Fouda wrote various articles and books, among them: Al-Haqiqa al-Ghaeba (The Absent Truth); Zawag al-Mut’ah (Pleasure Marriage or Temporary Marriage) ; Hewarat Hawl al-Sharia al-Ta’efeya, Ila Ayn (Discussions On Sectarian Legislation, Where To) ; Nakoon Aw La Nakoon (To Be Or Not to Be); Hewar Hawl al-Ilamenya (Discussion On Secularism) and Qabl al-Soqot (Before The Fall).
Fouda pointed out that hudoud and some of the other Islamic rulings were regarded as pertaining to a specific, temporary era, and thus were not normative for the present. In his book The Absent Truth Fouda posed some pertinent questions for those calling for a religious State:
“We face problems of great magnitude, so how can they be resolved by the application of sharia, since these problems did not exist in the early centuries of Islam? How would sharia, for example, deal with the problems of housing, indebtedness, famine, and unemployment?
“We seem to be excessively interested and preoccupied with matters of worship; does that relieve us of our responsibility to become involved in the great scientific and technological advancements of our times?
“What do we achieve by being busy with fatwas that deal with such topics as ‘pleasure’ marriage (when a man marries a woman for a specific length of time in return for a particular amount of money), how to relieve ourselves when we happen to be in the desert, growing a beard or trimming a mustache, when there are more and more children living on the street? “What good has come out of the practice of the so-called prophetic healing of the sick, as based on spurious Hadiths (Words of the Prophet), when at the same time, we witness the astronomically growing number of the sick? And what about the latest charlatanry of those ‘experts’ who claim that healing may be found in flies’ wings or in camels’ urine?
“What are the benefits that come from the imposition of the hijab on Muslim women?
“The call for instant implementation of hudoud will cause civil sectarian strife.
“Islamists adopt a strong stance against art, music, acting and singing.”
Islamic regime in Sudan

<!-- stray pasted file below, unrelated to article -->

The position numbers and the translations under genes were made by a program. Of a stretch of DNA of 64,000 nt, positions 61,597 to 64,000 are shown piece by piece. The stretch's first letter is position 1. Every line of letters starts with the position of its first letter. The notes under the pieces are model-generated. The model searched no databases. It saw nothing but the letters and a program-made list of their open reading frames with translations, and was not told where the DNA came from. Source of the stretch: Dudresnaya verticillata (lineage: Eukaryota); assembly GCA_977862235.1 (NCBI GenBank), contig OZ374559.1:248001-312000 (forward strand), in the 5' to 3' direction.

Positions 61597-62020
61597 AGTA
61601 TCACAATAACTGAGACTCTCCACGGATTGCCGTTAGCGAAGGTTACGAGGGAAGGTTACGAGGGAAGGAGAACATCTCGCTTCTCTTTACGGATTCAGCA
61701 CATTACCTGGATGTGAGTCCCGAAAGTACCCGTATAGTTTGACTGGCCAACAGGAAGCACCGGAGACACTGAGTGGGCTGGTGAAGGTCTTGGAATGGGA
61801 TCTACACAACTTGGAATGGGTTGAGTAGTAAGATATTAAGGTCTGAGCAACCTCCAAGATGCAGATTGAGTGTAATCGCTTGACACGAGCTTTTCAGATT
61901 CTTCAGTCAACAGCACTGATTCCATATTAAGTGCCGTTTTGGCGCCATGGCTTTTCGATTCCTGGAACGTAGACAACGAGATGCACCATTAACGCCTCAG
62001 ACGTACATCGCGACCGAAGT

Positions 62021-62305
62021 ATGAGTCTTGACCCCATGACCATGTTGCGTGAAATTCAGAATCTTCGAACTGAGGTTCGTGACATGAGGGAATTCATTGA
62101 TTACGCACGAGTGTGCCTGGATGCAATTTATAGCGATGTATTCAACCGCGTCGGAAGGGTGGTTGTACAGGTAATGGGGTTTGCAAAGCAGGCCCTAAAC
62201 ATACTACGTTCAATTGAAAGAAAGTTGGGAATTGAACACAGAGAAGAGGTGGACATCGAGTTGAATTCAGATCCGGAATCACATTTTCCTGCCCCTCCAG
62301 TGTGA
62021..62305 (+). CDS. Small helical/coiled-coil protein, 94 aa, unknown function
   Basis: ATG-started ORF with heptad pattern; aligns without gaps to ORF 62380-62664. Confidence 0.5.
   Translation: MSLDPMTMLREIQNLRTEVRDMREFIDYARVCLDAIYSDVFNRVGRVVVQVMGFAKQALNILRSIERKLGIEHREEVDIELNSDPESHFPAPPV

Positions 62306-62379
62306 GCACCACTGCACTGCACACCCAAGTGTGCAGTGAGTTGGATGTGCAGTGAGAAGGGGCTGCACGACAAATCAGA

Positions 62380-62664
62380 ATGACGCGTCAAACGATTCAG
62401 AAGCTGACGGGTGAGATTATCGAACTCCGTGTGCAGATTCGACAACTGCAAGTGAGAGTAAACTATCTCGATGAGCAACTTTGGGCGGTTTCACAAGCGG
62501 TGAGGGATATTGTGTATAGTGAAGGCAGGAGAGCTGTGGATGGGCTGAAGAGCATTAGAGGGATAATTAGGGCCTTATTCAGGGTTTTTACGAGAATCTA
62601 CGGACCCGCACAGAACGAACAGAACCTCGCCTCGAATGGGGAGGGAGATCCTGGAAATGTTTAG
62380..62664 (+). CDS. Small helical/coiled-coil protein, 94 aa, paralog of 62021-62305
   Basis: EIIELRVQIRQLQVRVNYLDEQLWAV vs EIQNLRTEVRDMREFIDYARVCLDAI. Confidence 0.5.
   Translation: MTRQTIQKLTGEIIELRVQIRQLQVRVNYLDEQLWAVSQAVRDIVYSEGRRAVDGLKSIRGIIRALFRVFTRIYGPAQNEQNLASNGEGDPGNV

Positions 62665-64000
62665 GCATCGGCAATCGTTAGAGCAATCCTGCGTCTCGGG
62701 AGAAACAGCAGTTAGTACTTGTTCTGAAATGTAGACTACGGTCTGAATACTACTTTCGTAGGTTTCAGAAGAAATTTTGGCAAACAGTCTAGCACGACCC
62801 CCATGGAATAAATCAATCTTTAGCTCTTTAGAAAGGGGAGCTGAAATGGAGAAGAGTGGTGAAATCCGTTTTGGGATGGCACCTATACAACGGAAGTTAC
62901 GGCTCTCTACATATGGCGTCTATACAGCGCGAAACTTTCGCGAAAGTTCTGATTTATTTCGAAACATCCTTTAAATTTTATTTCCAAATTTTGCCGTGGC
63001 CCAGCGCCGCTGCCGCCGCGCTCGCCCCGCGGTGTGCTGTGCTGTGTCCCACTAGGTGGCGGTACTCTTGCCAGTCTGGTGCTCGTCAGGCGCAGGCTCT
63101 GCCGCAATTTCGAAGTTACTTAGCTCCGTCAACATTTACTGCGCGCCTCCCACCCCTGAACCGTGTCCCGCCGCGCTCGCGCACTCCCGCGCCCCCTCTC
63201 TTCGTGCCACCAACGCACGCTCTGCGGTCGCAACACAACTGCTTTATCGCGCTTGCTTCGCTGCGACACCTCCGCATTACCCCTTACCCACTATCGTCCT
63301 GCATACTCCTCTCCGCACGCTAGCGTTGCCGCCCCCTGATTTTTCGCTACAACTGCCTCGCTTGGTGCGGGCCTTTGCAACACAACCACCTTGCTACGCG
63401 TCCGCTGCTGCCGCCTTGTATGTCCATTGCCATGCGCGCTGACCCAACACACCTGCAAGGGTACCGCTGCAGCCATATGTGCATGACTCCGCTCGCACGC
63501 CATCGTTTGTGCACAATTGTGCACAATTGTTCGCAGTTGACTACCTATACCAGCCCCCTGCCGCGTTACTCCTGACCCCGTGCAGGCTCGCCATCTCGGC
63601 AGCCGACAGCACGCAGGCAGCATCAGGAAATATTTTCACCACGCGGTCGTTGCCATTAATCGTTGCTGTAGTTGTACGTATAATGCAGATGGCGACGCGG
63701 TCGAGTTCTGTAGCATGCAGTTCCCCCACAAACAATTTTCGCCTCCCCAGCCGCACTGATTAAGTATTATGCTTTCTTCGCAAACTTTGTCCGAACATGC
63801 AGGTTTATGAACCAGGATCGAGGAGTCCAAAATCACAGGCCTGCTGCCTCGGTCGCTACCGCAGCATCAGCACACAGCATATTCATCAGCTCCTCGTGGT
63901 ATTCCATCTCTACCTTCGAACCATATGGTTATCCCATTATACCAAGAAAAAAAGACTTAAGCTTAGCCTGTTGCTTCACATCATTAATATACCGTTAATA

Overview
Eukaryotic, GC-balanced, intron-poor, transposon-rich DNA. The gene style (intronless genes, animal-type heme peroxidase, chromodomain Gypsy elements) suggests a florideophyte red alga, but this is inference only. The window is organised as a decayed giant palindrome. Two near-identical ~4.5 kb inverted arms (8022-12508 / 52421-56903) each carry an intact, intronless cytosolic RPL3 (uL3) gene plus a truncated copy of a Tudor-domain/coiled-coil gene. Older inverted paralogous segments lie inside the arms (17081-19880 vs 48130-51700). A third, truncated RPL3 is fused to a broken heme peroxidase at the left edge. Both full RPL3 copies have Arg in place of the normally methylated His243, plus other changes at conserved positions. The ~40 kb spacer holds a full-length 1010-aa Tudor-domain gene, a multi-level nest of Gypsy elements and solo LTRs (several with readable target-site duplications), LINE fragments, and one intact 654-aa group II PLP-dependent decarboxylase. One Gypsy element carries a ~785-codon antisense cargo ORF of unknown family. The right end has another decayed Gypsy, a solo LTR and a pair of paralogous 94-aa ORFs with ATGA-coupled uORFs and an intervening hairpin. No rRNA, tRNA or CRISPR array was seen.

When Gaafar al-Nemeiri proclaimed an Islamic regime in Sudan, he received the support of religious scholars from al-Azhar, including the Mufti, the Grand Sheikh of al-Azhar, Sheikh al-Qaradawi and Sheikh Abdel-Hamid Keshk. Fouda was one of the few who wrote that it was a trick by the Sudanese president as a means to an end. In return for expressing his personal opinion of a country’s regime, Fouda was insulted and declared an apostate. Some years later Fouda’s view was vindicated when Nemeiri’s rule failed and he committed terrible crimes under the label of sharia. The result was that Nemeiri was criticised by his erstwhile supporters, who nevertheless continued to insult Fouda.
Fouda wrote in his book The Absent Truth, “President Sadat released Islamists from prison, relied on them to fight the leftist opposition, but could not control them.”
Article 2 of the 1971 Constitution read: “The principles of the Islamic sharia are a main source of legislation” which is reasonable and acceptable because most civil laws are already derived from sharia. Sadat changed it to read: “The principles of Islamic sharia are the main source of legislation.” Sadat wished to play on the religious sentiments of Egyptians by having them decide on a constitutional amendment package which included the amended Article 2 as well as an article which included an unlimited number of terms for the presidency. The referendum, in which Egyptians voted for the amendment, was followed by a statement by Sadat in which he said he believed that Islam was a ‘Holy Qur’an and a sword’. It can be safely said that Sadat was responsible for the spread of the Islamist tide in Egypt, and he became its first victim.